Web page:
TNF-α has the capacity to mediate neuronal or axonal injury, leading to optic neuropathy (Madigan MC et al, Neurol Res 1996; 18(2):176-184). Corneal allograft rejection culminates in a series of interactions between different classes of antigen presenting cells, cytokines and leukocytes. TNF-α was recently reported to be elevated in acute rejection of solid organ transplants (Pleyer U et al, Ocul Immunol Inflamm 1997; 5(3): 149-155). Studies demonstrate that gamma-Interferon and TNF-α exert an enhancing effect on man corneal epithelial (HCE) cells and on the adhesion of lymphocytes to HCE cells, directly or via enhancement of ICAM-1 expression (Iwata M et al, Curr Eye Res 1997; 16(8):751-760).

TNF-α in disorders of the oral cavity

TNF-α in eye disorders

TNF-α is involved in the formation and exacerbation of oral cavity disorders, as revealed by human studies as well as in experimental animals. Recurrent Aphthous Ulcers (RAU's), commonly known as canker sores, are benign open sores in the mouth, which appear as painful white or yellow sores (ulcers) surrounded by a bright red area. The cause is unknown. Much evidence suggests that RAU is an immunologically mediated disease. Parallels have been drawn between the immunopathologic characteristics of aphthous lesions with local increases in the ratio of CD4: CD8 infiltrating T-lymphocytes and induction of class II major histocompatibility molecules on keratinocytes and epithelial cells. The latter observation suggests an active cytokine response. Recent studies indicate a possible etiologic role for locally produced TNF-α in RAU. Significantly greater amounts of TNF-α were released from unstimulated monocyte- enriched and monocytedepleted leukocyte fractions in active RAU compared with those from healthy control donors, suggesting that this cytokine may be associated with RAU (Taylor L. J.; Bagg J., Walker D. M. and Peters T. J., J. Oral Pathol. Med., 1992; 21(1):21-25). Further studies have demonstrated that TNF-α production is increased in peripheral blood lymphocytes of healthy patients with RAU (MacPhail L A. and Greenspan J. S., Oral Dis 1997; 3 Suppl 1:S190-S193).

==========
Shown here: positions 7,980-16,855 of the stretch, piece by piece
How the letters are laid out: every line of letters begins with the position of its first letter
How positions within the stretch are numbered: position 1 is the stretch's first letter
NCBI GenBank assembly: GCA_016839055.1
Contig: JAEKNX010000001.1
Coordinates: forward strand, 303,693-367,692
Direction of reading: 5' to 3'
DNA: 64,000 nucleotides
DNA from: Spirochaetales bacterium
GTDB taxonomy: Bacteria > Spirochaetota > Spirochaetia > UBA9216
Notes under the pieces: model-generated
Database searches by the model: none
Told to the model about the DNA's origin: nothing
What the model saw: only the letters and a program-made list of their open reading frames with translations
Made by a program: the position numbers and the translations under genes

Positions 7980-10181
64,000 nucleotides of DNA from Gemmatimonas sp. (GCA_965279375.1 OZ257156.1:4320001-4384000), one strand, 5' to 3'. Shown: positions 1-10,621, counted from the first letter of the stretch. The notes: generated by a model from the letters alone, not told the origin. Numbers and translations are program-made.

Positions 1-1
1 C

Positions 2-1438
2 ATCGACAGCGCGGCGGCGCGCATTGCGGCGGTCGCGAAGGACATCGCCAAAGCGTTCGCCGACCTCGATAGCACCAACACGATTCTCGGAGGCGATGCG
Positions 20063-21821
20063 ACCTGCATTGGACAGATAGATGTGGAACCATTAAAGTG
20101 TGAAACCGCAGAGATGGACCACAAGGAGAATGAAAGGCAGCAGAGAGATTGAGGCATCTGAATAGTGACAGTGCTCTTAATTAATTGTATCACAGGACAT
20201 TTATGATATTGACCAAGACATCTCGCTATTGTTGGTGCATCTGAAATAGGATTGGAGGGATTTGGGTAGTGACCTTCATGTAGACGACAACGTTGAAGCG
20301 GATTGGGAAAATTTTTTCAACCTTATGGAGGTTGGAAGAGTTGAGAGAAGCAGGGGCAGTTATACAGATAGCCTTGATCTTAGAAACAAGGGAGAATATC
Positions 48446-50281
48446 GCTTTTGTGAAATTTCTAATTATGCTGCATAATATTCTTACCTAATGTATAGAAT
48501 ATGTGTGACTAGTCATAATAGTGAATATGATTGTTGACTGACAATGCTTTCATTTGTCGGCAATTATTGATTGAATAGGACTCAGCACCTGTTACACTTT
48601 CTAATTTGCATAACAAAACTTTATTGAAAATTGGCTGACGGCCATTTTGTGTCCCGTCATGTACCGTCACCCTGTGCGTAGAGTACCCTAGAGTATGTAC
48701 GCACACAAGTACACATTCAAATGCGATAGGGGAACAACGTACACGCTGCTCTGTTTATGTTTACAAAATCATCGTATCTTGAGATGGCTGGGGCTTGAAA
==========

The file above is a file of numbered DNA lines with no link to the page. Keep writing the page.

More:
Periodontal disease is the most frequent cause of tooth loss in humans and is the most prevalent disease associated with bone loss, including osteoporosis. Bacteria that colonize the tooth surface, leading to inflammation and bone resorption initiate periodontal destruction. In vivo studies have shown that the pathologic process of periodontitis is due to TNF-α activity (Assuma R. et al, J Immunol 1998; 160(1):403-409). Autoimmune disorders of the oral cavity, e.g., oral lichen have also been associated with elevated levels of TNF-α (Zahran F. M., Egypt Dent J 1995; 41(4): 1363-1366).

In conclusion, it is conceivable that various ophthalmic and mucosal disorders are associated with overexpression of pro-inflammatory cytokines, and that attenuation of those cytokines may be beneficial in the treatment of such disorders.

Current uses of anti-TNF-α agents

Various anti-TNF-α agents have been proposed as therapeutic modalities for inflammatory and autoimmune disorders. Pentoxifylline has been claimed to affect TNF-α related disorders (U.S. Pat. Nos. 5,370,870; 5,502,066; 5,585,380; 5,641,783; 5,643,875; 5,672,622; 5,730,975). Oral administration of pentoxifylline has been shown experimentally to exert a beneficial effect on thyroid associated ophthalmopathy (TAO) and the response was correlated with reduction of TNF-α levels (Balazs C et al, J Clin Endocrinol Metab 1997; 82(6):1999-2002). However, none of the above mentioned patents and publications relates to the topical use of pentoxifylline in eye disorders. Other xantliines, e.g., propentofylline, also possess anti-TNF-α properties, but none has been reported to be used topically on the mucosal tissues of the eye and the oral cavity.

Thalidomide is another known inhibitor of TNF-α has been demonstrated effective in TNF-related disorders, and was approved by the FDA for the treatment of RAU in patients with AIDS or cancer. Thalidomide is given orally to patient, in doses of 100 mg, four times per day, thus exposing them to known adverse effects of this drug. U.S. Pat. Nos. 5,385,901; 5,502,066; 5,635,517 and 5,712,291 claim the use of thalidomide in TNF-α—related disorders, however, none of said patents relates to a topical application of thalidomide or to topical delivery systems for this agent onto mucosal tissues.